Two Local Outdoor Gems for the Kids

We are approaching the long, lazy days of summer when schedules are less structured and we can trade time in front of the tv for precious moments running through sprinklers and chasing bugs. If you are looking for an outdoor adventure away from your backyard and local playgrounds, there are many options to choose among in our area. From shady trails through the woods to the neatly patterned rows of crops on a farm, there are exciting and interesting sites to behold that will nurture curiosity and force everyone to slow down and look closely at the wonders of summer while they last. Here is a snapshot of two beautiful spaces to visit with your little ones.

Broadmoor Wildlife Sanctuary


This wildlife sanctuary, which is part of the Mass Audubon Society, has over nine miles of trails. Broadmoor is located nearby at 280 Eliot Street in Natick and is the perfect place to burn off some energy outside where you can bring in some educational focus. By observing plants and wildlife that live in the different parts of the sanctuary, you’ll be introducing your child to the concept of habitats. Some highlights of the area include beaver dams, nesting wood ducks and basking turtles! Walking through the forest can bring some much needed relief from the heat and you can talk about the different living things you see and compare them to the other parts of the trail such as the wetlands along the boardwalk. This is also a great way to practice skills like looking and listening while being very quiet and tip-toeing to have the best chance at spotting things like chipmunks and waterfowl. Nature walks also feed the imagination! I used to love pretending that fairies and gnomes were hiding among the moss and mushrooms on the forest floor only to come out and dance when no one was looking!


Finally, be sure to tie in a quick lesson on respecting our natural environment. In order to maintain the beauty of the trails at Broadmoor and to ensure the safety of all the living things that call it home, they ask that people refrain from running, that they eat only in designated picnic areas and carry out all trash. Visitors are encouraged to bring plenty of water and to wear practical clothing and footwear.

Natick Community Organic Farm

This farm is definitely unlike any I had visited in the Massachusetts area. To say that it is off the beaten path would be an understatement; in fact, the only thing you will find to follow when you get there is a beaten dirt path that leads to the spaces where their various animals are housed. There is no prominent information desk to greet you because your visit is free. Don’t expect any posted information aside from signs warning you not put your fingers in the rabbit cages. The reason for this is not that they are inhospitable but that this is a working farm, which gives it a level of authenticity and uniqueness that is refreshing because it is stripped of any commercial efforts (though there is an area where you can purchase organic produce from their many gardens!)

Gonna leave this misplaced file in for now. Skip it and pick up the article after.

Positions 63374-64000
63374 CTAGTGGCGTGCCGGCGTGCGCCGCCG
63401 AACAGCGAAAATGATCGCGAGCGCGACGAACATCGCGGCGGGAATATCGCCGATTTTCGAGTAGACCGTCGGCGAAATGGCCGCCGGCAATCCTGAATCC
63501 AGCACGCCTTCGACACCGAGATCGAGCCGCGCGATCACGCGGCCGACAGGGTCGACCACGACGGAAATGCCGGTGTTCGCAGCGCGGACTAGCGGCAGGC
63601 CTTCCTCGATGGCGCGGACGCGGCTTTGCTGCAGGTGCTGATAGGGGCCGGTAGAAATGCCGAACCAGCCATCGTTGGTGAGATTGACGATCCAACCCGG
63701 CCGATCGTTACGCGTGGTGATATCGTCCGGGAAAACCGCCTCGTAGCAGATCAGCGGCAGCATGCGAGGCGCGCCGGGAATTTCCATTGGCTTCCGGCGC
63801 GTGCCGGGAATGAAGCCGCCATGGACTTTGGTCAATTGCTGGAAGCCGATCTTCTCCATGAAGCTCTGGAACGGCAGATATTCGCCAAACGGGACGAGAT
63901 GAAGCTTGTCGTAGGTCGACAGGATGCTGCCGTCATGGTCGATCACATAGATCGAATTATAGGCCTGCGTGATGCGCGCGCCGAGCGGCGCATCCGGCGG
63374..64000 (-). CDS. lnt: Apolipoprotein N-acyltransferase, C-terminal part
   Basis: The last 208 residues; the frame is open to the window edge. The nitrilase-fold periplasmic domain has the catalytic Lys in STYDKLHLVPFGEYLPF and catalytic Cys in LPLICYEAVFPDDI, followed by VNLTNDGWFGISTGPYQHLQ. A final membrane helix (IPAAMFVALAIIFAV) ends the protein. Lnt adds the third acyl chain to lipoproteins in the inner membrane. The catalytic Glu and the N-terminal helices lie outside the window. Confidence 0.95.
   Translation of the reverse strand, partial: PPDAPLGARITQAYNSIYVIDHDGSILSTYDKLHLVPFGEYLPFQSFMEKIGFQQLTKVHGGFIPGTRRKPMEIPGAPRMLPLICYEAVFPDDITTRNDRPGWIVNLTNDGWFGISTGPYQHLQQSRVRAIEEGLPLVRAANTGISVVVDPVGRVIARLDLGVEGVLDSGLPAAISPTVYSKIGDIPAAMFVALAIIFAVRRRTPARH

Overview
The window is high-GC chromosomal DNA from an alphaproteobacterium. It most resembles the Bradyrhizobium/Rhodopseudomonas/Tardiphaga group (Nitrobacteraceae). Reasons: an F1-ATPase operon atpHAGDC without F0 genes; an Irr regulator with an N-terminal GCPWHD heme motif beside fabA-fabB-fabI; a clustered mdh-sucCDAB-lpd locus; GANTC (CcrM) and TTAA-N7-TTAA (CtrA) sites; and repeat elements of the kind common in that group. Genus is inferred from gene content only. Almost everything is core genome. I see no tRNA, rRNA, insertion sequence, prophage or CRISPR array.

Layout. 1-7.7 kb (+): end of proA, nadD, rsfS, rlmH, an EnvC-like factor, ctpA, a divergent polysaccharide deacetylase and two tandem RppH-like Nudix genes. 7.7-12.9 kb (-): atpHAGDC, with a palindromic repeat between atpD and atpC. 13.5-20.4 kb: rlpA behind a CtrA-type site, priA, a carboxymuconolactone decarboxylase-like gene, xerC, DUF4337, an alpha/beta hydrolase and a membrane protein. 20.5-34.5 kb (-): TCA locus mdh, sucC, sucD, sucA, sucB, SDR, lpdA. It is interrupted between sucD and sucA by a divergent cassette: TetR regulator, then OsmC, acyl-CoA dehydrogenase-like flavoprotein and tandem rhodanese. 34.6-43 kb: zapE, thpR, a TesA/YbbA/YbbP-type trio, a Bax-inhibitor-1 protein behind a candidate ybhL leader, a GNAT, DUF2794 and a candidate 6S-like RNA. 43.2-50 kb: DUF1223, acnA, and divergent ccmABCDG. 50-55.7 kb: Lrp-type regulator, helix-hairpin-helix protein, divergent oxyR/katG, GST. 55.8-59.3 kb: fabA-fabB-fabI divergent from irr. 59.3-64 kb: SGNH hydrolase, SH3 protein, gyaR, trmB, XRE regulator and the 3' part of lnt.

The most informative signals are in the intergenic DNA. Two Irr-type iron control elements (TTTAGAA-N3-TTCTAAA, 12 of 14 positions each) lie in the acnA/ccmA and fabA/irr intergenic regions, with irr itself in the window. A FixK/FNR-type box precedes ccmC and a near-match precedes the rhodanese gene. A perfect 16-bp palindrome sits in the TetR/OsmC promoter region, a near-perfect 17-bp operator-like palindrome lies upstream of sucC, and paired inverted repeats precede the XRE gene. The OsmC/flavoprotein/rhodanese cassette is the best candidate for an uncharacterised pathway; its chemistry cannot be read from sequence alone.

I took my two and three year old here for a visit and felt as though time slowed down. Since there are no paved roads and because the area is so far set back from the actual road, I let my children wander. It was such an unusual feeling to be able to let my guard down somewhere outside of my own backyard. I couldn’t help think about how the uneven ground and musty animal smells were so good for their senses. We looked in the barn and found a stall swarmed with fluffy chicks, then followed the path to the rabbit kennels and up toward the chicken coop and then to the pastures where goats and kids were grazing. Our favorite part was watching two enormous pigs fighting over the food scraps in one trough. We peeked through greenhouse windows to see the bright green seedlings all lined up, waiting to be planted in the freshly prepared rows of the nearby fields. Just observing the habits of these animals in this very rustic environment made the twenty minute drive well worth it.

Our guide, Heather, was extremely knowledgable and patient!

Of course, my kids wanted to do more than look at all these farm animals, so I inquired about group tours and organized a field trip for our playgroup. For $7 a child, with a minimum of six children, they will assign a teacher to your group and give you a guided tour of the farm. Our focus was on learning about and petting baby animals and aside from the challenge to follow their no running and no screaming rules—it was a huge success!

This mama cow was due to have her baby any day!

About the Author

Liza d’Hemecourt is the blog coordinator for Parent Talk. She formerly taught kindergarten and first grade and now stays home full time with her two children. Liza and her family live in Needham.


Leave a Reply